Ferry fares went up 5 percent for most routes Jan. 1. The hike comes on the heels of a 4.5 percent increase that began in May. The increase is for new reservations. Those made before January will not change.
Alaska Marine Highway spokesman Jeremy Woodrow says higher fares are part of a larger effort to increase earnings and decrease expenses.
“The marine highway system’s cost recovery for its revenues is much lower than it has been in the past. If you look at the fact that the fares have not been increased in the last seven to eight years, that can be one reason to point to that,” he says.
Low oil prices drove service cuts already in place for the winter. More extreme reductions listed in the governor’s budget are slated for July. The legislature could cut service further.
Not all marine highway routes are seeing price hikes.
Woodrow says those that are disproportionately higher will remain the same, at least for now.
“Once we are closer to that, the marine highway system can begin formalizing its rates based on route mileage, ridership, as well as … embarking and disembarking fees and have a more formalized system,” he says.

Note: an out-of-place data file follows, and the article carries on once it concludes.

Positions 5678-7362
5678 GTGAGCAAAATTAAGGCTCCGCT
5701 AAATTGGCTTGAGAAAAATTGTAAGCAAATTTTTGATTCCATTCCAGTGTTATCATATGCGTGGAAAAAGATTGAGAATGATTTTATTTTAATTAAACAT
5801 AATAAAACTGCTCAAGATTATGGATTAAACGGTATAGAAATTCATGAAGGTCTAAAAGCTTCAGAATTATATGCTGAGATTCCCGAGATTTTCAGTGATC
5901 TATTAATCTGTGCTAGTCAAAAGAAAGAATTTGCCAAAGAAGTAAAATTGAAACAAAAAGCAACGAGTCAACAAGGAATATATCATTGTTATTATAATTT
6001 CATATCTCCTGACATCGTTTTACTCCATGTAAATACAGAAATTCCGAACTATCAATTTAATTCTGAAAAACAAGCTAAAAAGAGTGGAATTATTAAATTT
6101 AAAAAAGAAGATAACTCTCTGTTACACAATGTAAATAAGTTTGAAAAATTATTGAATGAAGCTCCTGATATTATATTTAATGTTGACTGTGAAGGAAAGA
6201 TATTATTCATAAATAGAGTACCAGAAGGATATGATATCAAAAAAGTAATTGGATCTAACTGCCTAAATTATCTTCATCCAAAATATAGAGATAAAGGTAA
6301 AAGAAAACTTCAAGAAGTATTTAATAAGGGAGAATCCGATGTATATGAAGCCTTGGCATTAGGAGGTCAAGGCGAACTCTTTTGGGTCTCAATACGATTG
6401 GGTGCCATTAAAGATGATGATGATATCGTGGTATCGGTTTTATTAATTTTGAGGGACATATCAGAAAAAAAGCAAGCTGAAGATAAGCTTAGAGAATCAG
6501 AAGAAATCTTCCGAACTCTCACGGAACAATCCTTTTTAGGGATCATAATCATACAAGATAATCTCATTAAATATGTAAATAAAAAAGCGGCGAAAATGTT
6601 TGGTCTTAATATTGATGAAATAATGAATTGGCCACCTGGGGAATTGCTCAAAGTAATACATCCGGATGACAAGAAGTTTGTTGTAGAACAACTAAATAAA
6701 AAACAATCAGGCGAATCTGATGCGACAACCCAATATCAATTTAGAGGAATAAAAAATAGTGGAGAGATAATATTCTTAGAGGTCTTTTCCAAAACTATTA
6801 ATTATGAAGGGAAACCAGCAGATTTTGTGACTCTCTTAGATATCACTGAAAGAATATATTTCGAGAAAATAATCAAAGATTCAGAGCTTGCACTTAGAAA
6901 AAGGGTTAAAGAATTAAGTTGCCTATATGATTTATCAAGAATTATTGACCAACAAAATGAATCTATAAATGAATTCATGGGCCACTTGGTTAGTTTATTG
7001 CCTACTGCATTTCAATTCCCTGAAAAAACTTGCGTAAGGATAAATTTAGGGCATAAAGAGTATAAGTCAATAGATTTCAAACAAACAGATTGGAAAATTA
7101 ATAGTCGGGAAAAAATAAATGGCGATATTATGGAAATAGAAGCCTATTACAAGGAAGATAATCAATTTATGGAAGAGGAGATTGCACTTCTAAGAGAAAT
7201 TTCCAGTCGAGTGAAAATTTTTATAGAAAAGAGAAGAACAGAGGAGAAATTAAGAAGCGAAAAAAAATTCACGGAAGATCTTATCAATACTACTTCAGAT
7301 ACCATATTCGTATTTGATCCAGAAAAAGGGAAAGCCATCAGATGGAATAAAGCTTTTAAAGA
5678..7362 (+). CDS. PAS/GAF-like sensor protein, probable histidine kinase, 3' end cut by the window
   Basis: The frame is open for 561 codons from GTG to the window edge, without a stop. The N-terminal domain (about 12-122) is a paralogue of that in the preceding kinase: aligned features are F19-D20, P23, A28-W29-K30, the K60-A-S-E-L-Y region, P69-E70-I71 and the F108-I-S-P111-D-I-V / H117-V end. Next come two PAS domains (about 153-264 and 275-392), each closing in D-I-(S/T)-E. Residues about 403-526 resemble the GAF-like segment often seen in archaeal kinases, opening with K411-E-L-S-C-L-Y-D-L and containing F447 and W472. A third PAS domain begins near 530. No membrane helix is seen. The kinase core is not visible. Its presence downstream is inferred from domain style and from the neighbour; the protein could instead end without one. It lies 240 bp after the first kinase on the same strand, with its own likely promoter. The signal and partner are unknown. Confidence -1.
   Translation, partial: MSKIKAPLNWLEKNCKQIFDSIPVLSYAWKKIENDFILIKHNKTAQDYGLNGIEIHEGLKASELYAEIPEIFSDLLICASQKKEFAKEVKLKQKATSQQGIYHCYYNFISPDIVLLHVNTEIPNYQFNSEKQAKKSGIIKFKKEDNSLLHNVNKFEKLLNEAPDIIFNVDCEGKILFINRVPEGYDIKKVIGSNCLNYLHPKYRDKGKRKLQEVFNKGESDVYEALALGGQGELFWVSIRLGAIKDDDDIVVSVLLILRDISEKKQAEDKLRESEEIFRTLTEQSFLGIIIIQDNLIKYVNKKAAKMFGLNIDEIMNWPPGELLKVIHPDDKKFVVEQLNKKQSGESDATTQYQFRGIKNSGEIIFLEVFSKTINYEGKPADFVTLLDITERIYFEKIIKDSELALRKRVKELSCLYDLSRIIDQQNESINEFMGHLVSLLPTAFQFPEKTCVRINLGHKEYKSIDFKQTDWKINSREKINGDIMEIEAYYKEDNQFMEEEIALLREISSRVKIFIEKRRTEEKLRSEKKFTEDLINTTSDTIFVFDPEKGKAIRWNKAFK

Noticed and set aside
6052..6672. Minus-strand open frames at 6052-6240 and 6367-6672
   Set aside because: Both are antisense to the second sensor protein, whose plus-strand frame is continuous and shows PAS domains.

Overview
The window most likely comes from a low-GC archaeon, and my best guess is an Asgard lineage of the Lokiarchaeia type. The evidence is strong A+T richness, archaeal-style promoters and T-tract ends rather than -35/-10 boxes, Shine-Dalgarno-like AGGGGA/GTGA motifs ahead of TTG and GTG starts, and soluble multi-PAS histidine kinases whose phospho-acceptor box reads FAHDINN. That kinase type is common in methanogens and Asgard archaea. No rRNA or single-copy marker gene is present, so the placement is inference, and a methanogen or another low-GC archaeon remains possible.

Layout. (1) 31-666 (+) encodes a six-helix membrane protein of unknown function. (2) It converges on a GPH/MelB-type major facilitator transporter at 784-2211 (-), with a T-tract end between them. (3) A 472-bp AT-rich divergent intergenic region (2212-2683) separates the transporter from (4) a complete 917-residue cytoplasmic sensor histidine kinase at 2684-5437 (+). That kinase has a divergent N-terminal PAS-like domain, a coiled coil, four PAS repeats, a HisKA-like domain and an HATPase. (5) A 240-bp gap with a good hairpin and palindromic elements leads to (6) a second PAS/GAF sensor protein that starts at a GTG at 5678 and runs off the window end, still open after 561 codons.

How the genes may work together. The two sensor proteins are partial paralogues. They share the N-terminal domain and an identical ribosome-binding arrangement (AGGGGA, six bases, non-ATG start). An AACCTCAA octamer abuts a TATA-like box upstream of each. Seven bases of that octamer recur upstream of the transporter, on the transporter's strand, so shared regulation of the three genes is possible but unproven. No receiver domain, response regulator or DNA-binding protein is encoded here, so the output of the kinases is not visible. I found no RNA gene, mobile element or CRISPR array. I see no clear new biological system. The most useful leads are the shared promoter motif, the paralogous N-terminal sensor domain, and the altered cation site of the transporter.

The increases stem in part from a rate study released a little more than a year ago.
The new fares are integrated into the marine highway’s reservations system, though no full list has been published.
The higher fares coincide with an adjustment to the system’s reservation policy. Customers must now pay a minimum $20 fee for any change made within two weeks of sailing.
Woodrow says it closes a loophole.
“That loophole allowed customers to pre-book travel and continue to move that travel back to later dates without having a cancellation fee or change fee. And it withholds that space from other customers who would otherwise use that space on the ferry,” he says.
A set of new cancellation fees ranging from 5 to 40 percent of a ticket’s value took effect Oct. 1.